Abraham Y. Mensah joins us from Kwame Nkrumah University of Science and Technology (Ghana), where he is a senior lecturer in Pharmacology.  His larger research interests concern the scientific justification for the folkloric uses of medicinal plants. His work at U-M involves the isolation and characterization of bioactive compounds in such plants by using chromatographic and spectroscopic methods.

 

Sakhumzi Mfecane is a lecturer in the Department of Anthropology and Sociology at the University of the Western Cape (South Africa) who received his PhD from the Wits Institute for Social and Economic Research (WISER).  At U-M, he is working on the publication of several chapters from his dissertation, which centered on men, masculinities, and HIV/AIDS. 

 

Christopher Muhoozi is a lecturer in the History Department at Makerere University (Uganda), where he is also doing doctoral research on the social history of the interlacustrine region in East Africa.  At U-M, he continues his research on Ankole, Western Uganda, with a focus on the ethnic contestation between the Iru and Hima in the pre-colonial and colonial periods.

 

Adolphus Nippae is an instructor II in the Department of Electrical Engineering at the University of Liberia.  His research project at U-M is “Class J Radio Frequency Power Amplifier (RFPA) at High Frequency and Microwave Filters Design.”  He hopes to use these advanced design approaches in his teaching at U-L.  Nippae’s residency is part of the EHELD program, discussed elsewhere in the newsletter.

 

Sipokazi Sambumbu is a lecturer in the History Department at the University of the Western Cape (South Africa) who is engaged in doctoral research on the nature of the authorized heritage discourse in South Africa.  Continuing this research at U-M, she will focus on how a highly institutionalized heritage discourse is conceptualized, configured, and utilized within a range of institutions.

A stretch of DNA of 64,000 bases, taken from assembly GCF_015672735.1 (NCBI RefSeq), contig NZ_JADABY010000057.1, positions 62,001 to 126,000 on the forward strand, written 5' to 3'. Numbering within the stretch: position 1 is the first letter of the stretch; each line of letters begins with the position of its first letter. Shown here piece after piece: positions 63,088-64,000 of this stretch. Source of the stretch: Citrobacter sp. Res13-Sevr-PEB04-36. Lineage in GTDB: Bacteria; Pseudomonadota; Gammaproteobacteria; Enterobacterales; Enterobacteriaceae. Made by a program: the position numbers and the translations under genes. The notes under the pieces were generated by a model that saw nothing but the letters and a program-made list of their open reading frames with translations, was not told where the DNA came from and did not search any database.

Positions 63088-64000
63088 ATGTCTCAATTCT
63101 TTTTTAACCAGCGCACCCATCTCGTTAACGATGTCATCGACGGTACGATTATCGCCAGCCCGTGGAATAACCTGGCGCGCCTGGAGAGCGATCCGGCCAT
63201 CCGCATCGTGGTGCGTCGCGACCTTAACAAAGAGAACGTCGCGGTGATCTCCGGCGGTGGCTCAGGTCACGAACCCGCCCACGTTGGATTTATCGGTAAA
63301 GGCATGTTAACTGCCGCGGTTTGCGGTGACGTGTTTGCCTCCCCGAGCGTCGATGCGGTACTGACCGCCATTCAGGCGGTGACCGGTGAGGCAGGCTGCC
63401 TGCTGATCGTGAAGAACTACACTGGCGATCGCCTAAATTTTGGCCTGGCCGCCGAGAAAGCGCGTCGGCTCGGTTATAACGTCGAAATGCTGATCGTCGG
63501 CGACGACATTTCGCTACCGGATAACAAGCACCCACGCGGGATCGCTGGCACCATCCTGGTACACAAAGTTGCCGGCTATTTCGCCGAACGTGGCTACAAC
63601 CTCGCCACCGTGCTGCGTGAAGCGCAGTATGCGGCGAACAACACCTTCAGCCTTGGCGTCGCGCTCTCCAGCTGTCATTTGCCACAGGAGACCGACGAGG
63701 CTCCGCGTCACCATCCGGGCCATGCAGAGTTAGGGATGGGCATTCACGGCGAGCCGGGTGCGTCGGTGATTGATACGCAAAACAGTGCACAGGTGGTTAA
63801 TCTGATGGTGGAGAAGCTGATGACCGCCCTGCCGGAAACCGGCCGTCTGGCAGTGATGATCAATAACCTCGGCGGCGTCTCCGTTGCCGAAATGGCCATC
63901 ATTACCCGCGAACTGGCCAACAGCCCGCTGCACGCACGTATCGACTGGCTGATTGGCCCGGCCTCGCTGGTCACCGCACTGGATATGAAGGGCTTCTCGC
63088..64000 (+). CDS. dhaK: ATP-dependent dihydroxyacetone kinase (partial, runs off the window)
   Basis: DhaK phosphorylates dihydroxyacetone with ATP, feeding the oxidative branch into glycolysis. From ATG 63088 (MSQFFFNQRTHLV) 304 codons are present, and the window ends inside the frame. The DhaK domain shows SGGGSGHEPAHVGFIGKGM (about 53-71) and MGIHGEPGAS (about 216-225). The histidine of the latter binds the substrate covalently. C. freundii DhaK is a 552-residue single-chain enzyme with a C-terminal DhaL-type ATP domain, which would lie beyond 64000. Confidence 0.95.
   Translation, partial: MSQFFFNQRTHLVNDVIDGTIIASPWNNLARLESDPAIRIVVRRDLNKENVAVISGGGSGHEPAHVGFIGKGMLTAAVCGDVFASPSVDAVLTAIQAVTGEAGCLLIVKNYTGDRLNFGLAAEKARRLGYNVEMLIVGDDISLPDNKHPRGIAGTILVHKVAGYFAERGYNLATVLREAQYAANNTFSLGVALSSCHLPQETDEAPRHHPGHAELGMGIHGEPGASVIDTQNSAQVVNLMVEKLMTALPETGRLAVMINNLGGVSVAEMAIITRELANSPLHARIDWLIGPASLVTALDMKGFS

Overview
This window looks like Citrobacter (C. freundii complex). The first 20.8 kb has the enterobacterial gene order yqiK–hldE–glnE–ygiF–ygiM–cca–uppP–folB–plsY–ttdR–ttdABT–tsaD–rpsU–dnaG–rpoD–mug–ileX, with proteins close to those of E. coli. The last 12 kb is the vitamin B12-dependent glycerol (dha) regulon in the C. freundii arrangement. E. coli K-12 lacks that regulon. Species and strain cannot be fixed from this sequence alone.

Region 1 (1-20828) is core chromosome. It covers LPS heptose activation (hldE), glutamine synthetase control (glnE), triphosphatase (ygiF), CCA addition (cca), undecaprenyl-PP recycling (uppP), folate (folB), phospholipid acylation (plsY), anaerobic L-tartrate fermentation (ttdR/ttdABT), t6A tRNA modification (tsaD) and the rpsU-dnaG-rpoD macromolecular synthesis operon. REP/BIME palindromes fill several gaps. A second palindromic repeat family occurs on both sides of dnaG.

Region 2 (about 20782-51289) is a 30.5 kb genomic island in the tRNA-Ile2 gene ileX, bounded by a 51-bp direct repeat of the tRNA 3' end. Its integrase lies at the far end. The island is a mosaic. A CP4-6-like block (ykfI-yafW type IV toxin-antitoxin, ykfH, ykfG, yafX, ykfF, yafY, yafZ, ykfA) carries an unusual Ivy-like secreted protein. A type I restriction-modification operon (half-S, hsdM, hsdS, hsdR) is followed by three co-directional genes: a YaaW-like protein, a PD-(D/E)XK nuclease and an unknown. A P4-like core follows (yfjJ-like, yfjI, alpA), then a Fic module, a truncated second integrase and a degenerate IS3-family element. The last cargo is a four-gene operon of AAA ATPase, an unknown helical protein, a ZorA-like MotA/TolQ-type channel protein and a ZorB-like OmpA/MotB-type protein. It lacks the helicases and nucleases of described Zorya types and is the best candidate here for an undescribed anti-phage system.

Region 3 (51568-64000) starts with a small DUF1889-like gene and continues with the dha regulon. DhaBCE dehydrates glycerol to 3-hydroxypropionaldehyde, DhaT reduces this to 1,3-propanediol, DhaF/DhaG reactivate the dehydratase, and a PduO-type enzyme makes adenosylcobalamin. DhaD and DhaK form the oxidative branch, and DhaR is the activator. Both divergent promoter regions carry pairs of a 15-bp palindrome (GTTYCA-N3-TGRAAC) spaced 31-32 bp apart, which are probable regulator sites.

Andrew Ellias State comes to campus from the Department of Sociology and Anthropology at Makerere University (Uganda); his essay on teaching at Makerere can be found on page (INSERT PAGE).  His residency at U-M allows him to explore learning and teaching at US universities, particularly in regards to challenges in the learning process.

 

Jackson Tamba is an assistant professor and chairman of the Department of Electrical Engineering at the University of Liberia.  The author of many articles, Professor Tamba is currently writing a research paper on the relevance of renewable energy as a long-term energy solution for Africa.  His residency at U-M is part of the EHELD program discussed elsewhere in the newsletter.

 

Emmanuel Yamoah Tenkorang is a research fellow at the Institute for Development Studies, University of Cape Coast (Ghana), whose research focuses on environment and development.  At U-M, he is working on his PhD thesis, which analyzes how the interactions between mining governance institutions, traditional institutions, and other authorities affect local-level development in resource-rich communities.